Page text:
I have 2 hard drives on my PC, 1 SSD (200 gb) and 1 HDD (1 tb). Unreal Engine 4 is installed on SSD.
My project folders are also on SSD but since my project folders are kinda big in size (and with the Delivered cache data getting bigger) and I don’t have much free space left on SSD, I am thinking of moving the folders to HDD and have only UE4 on SSD.
Will there be a huge difference in performance when I will be building my games on HDD compared to SSD? Will compiling the shaders be slower since my project folder will be on HDD or that depends where UE4 is located and not the project folder?
Also, one thing I noticed is, since UE4 is installed on my SSD, the projects that are in SSD, the delivered cache data folder is normally located in /appdata/local/unreal engine folder, however if I create a project file in HDD, it creates a delivered cache data folder inside the project’s folder and not at /appdata/local/unreal engine folder. Is that normal?
Shaders specifically is stored in common UE4 directories not sure where, so yea for shader specifically UE4 and stuff in user folders should be enough.
Note you can divide up your project data between SSD and HDD using symbolic links, concept commonly used in Linux (and other Unix-like systems) but since rise of NTFS it is supported also on Windows, thing is it’s kind of hidden in command lines. It makes link folder that links other folder elsewhere, but link it self behaves like true folder like it is there not elsewhere, OS lies to program that things are actually there but in reality they access things in other folder so most software will honor symbolic links. This allows to place portion of different folders elsewhere and software don’t need to actually support that (ofcorse there may be cases that there not, software can also check if it’s a link, OS won’t lie here). You can read how to make symbolic links here:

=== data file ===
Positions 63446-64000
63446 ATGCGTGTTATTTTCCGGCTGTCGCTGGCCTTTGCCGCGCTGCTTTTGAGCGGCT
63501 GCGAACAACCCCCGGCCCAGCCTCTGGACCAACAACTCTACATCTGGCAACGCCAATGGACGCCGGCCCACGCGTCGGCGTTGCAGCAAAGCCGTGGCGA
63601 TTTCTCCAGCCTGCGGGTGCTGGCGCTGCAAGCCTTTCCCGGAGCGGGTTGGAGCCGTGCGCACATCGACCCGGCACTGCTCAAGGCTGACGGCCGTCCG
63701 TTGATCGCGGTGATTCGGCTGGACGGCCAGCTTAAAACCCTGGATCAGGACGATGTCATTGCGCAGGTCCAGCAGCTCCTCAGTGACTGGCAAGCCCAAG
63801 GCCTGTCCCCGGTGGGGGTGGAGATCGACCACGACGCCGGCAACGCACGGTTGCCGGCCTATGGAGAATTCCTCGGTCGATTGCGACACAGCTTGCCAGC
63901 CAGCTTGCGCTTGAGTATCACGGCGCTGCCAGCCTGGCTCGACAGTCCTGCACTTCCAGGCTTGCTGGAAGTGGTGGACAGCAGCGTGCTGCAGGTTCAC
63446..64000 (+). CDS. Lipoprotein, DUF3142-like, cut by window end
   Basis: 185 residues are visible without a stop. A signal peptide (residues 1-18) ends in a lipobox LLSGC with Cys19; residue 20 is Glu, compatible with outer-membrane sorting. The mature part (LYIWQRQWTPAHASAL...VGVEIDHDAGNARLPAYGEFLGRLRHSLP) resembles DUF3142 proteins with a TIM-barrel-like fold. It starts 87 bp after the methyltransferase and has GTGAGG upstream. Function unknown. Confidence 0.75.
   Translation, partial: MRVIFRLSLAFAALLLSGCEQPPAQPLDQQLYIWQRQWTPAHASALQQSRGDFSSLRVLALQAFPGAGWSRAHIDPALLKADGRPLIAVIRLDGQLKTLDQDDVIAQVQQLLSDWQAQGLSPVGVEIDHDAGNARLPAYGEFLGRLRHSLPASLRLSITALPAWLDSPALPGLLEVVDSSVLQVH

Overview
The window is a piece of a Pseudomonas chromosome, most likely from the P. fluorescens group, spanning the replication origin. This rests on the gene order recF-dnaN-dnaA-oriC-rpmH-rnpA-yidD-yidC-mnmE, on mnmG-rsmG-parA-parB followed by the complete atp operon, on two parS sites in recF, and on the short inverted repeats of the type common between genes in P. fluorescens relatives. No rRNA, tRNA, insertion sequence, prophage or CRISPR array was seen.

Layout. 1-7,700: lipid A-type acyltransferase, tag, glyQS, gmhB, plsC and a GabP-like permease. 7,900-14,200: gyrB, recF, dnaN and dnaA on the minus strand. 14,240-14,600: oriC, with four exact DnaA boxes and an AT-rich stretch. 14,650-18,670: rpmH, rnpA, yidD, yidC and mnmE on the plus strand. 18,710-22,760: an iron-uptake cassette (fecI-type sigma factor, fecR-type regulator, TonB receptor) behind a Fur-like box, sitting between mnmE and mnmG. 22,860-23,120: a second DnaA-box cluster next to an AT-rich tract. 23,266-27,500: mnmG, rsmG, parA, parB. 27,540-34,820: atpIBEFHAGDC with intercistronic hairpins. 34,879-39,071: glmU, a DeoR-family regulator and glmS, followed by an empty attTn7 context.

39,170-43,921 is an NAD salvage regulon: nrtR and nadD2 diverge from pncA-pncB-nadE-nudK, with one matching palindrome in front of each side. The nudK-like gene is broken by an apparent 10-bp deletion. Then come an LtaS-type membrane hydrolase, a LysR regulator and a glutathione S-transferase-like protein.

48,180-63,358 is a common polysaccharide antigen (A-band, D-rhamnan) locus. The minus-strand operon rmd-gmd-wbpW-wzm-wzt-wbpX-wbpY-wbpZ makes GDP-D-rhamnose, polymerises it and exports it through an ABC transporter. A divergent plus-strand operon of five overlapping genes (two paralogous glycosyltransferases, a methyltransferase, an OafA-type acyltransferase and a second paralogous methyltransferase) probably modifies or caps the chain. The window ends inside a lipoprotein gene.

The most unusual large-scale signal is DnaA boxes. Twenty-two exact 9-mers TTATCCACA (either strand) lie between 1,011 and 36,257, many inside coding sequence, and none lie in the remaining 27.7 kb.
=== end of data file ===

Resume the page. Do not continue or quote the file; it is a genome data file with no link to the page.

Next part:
So all you need to do is move Content to HDD and make symbolic link to it in project folder under same name.
Other directories that benefits from SSD should be Intermediate (all packaging and C++ compilation processing is done there) and Source (if you use C++)